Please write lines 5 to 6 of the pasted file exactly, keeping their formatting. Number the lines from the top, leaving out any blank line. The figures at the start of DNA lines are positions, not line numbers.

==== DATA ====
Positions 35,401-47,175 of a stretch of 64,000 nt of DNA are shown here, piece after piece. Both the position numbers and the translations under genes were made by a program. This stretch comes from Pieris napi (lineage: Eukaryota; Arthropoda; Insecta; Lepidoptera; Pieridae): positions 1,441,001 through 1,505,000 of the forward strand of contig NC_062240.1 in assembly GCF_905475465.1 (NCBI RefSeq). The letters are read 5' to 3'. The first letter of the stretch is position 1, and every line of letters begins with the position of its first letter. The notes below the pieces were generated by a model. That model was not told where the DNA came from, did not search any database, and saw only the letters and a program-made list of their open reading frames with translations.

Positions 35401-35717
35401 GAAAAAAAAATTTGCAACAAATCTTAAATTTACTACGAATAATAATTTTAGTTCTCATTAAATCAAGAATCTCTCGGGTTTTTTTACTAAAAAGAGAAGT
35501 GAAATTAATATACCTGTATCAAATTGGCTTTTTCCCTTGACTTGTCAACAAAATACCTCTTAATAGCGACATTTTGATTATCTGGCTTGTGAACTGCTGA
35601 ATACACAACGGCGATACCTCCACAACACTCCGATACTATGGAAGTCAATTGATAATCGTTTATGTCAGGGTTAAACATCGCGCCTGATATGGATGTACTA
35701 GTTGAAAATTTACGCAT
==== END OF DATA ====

35601 ATACACAACGGCGATACCTCCACAACACTCCGATACTATGGAAGTCAATTGATAATCGTTTATGTCAGGGTTAAACATCGCGCCTGATATGGATGTACTA
35701 GTTGAAAATTTACGCAT